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The list of books available on PEP Web is sorted alphabetically, with the exception of Freud’s Collected Works, Glossaries, and Dictionaries. You can find this list in the Books Section.

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Kanzer, M. (1987). Bloomsbury/freud. The Letters of James and Alix Strachey, 1924-1925: Edited by Perry Meisel and Walter Kendrick. New York: Basic Books, 1985. 360 pp.. Psychoanal Q., 56:699-702.

(1987). Psychoanalytic Quarterly, 56:699-702

Bloomsbury/freud. The Letters of James and Alix Strachey, 1924-1925: Edited by Perry Meisel and Walter Kendrick. New York: Basic Books, 1985. 360 pp.

Review by:
Mark Kanzer

James and Alix Strachey were members of the Bloomsbury set associated with Cambridge University, a group possessed of an intellectual brilliance and leadership, commingled with sexual fluidity, that disposed several of its members to an interest in psychoanalysis. These characteristics were decidedly pronounced in James and in his older brother, Lytton Strachey, whose biographies of Queen Victoria and of Elizabeth and Essex set a new style and fascinated Freud. James's first description of Alix, in a letter to Lytton, described the American-born young woman as "delightful—an absolute boy" (p. 23). He lamented that, although he had raised a beard, he had not succeeded in convincing anyone that he had "fucked a woman" (p. 21).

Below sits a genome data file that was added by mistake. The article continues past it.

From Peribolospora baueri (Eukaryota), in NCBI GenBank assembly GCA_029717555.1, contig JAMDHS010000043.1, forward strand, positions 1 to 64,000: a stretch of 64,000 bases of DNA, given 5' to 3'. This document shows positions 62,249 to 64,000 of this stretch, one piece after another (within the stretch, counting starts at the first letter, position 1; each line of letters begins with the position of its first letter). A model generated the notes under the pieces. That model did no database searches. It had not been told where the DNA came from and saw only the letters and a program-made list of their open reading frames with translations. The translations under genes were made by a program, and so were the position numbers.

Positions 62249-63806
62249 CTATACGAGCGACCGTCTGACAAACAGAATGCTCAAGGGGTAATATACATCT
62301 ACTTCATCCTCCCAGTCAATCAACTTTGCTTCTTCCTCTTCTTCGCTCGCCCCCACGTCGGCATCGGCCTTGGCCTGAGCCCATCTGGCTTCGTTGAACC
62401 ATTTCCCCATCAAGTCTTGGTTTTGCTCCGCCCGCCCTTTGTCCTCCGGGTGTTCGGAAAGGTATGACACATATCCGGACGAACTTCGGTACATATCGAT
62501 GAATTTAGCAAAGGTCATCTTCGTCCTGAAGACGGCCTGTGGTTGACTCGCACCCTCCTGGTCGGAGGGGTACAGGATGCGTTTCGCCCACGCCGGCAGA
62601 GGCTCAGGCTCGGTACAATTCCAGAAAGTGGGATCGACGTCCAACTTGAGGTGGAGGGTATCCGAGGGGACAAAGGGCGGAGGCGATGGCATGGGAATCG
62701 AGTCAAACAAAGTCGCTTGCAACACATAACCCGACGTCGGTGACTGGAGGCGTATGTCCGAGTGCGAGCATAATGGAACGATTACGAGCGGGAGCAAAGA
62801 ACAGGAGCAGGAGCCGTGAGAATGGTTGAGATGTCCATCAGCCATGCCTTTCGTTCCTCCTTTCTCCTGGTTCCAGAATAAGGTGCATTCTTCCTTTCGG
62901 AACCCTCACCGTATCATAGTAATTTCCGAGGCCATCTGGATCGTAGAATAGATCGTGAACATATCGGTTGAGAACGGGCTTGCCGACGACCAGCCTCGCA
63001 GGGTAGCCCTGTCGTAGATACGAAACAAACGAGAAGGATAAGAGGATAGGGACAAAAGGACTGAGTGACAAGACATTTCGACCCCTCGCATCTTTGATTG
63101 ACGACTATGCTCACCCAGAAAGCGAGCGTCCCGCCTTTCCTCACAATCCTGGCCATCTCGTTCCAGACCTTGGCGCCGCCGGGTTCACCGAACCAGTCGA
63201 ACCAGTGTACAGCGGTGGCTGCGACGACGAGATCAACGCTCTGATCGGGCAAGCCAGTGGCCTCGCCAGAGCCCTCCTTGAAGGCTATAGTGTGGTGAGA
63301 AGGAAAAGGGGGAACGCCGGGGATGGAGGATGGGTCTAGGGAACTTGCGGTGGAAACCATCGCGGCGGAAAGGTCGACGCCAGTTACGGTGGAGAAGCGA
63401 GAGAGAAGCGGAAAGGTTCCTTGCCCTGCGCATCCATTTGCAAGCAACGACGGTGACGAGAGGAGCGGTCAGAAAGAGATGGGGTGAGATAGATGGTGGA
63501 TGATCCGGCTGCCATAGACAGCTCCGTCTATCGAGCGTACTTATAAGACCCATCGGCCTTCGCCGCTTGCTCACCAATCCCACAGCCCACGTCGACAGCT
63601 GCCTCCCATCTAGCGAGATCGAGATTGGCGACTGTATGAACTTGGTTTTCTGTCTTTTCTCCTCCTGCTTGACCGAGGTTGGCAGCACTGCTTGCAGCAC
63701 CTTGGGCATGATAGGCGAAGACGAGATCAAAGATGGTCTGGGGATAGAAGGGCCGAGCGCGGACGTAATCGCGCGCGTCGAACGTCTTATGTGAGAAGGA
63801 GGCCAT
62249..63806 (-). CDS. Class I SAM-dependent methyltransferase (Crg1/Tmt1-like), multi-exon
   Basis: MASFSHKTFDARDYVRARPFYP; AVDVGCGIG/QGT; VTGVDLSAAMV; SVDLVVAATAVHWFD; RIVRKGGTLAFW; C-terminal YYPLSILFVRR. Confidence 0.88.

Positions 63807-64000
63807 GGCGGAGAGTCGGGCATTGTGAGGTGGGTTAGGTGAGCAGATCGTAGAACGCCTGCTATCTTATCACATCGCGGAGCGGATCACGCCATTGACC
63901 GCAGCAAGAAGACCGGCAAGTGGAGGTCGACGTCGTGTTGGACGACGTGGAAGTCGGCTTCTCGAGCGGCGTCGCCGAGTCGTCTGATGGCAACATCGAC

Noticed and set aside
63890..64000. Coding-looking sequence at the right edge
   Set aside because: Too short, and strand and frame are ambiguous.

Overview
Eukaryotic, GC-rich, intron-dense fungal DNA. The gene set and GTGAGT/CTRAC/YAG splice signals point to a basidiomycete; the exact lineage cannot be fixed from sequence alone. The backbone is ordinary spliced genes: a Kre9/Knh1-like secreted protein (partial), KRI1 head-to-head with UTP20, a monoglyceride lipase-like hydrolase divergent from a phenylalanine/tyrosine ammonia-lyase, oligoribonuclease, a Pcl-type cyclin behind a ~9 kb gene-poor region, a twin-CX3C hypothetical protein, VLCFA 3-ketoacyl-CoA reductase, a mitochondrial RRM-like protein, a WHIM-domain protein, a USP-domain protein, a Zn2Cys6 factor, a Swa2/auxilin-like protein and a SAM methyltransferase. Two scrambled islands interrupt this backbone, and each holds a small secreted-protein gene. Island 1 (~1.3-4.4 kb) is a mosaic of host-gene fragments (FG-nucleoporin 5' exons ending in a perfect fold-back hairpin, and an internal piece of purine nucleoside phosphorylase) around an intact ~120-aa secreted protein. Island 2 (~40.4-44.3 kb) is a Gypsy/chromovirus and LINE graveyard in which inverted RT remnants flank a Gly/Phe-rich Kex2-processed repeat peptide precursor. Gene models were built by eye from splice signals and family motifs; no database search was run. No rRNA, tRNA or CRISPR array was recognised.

James and Alix were a devoted couple for nearly fifty years, with no need, as the letters attest, for pretenses by either of them. They married in June of 1920 (a suicidal threat by Alix seems to have had something to do with this), and their honeymoon proved to be the prelude to James's analysis with Freud. The latter was favorably impressed by James's ambition to become a psychoanalyst himself, though less so by the notion that his ambitions should lead to a reduction in fees.

After James's analysis began, Alix developed "neurotic symptoms," and she asked to be analyzed by Freud too. Though Freud deemed this unusual, he acquiesced. Soon he had an unusual proposal of his own to make: he suggested that they translate one of his works into English.

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